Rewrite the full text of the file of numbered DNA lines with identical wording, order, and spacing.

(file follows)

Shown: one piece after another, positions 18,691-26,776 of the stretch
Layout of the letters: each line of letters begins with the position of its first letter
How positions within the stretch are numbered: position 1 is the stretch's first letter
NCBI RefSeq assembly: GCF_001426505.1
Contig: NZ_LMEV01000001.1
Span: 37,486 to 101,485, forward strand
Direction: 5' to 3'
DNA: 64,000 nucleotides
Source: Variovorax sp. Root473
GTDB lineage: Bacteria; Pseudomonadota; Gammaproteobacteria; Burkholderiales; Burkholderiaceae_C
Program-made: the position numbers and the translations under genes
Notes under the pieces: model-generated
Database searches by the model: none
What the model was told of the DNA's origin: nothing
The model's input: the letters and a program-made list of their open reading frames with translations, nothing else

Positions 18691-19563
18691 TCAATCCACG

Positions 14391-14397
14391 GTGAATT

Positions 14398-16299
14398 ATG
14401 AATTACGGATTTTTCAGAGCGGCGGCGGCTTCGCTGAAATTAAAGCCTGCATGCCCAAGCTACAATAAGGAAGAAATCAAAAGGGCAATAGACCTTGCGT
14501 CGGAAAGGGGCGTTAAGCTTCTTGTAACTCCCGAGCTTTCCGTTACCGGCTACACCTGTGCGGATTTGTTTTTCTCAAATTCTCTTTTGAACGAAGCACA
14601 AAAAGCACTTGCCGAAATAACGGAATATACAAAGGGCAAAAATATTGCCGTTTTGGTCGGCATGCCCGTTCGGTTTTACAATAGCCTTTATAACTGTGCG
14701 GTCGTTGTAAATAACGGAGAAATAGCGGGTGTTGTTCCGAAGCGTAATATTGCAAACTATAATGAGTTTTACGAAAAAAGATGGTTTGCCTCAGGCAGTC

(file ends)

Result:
Shown: one piece after another, positions 18,691-26,776 of the stretch
Layout of the letters: each line of letters begins with the position of its first letter
How positions within the stretch are numbered: position 1 is the stretch's first letter
NCBI RefSeq assembly: GCF_001426505.1
Contig: NZ_LMEV01000001.1
Span: 37,486 to 101,485, forward strand
Direction: 5' to 3'
DNA: 64,000 nucleotides
Source: Variovorax sp. Root473
GTDB lineage: Bacteria; Pseudomonadota; Gammaproteobacteria; Burkholderiales; Burkholderiaceae_C
Program-made: the position numbers and the translations under genes
Notes under the pieces: model-generated
Database searches by the model: none
What the model was told of the DNA's origin: nothing
The model's input: the letters and a program-made list of their open reading frames with translations, nothing else

Positions 18691-19563
18691 TCAATCCACG

Positions 14391-14397
14391 GTGAATT

Positions 14398-16299
14398 ATG
14401 AATTACGGATTTTTCAGAGCGGCGGCGGCTTCGCTGAAATTAAAGCCTGCATGCCCAAGCTACAATAAGGAAGAAATCAAAAGGGCAATAGACCTTGCGT
14501 CGGAAAGGGGCGTTAAGCTTCTTGTAACTCCCGAGCTTTCCGTTACCGGCTACACCTGTGCGGATTTGTTTTTCTCAAATTCTCTTTTGAACGAAGCACA
14601 AAAAGCACTTGCCGAAATAACGGAATATACAAAGGGCAAAAATATTGCCGTTTTGGTCGGCATGCCCGTTCGGTTTTACAATAGCCTTTATAACTGTGCG
14701 GTCGTTGTAAATAACGGAGAAATAGCGGGTGTTGTTCCGAAGCGTAATATTGCAAACTATAATGAGTTTTACGAAAAAAGATGGTTTGCCTCAGGCAGTC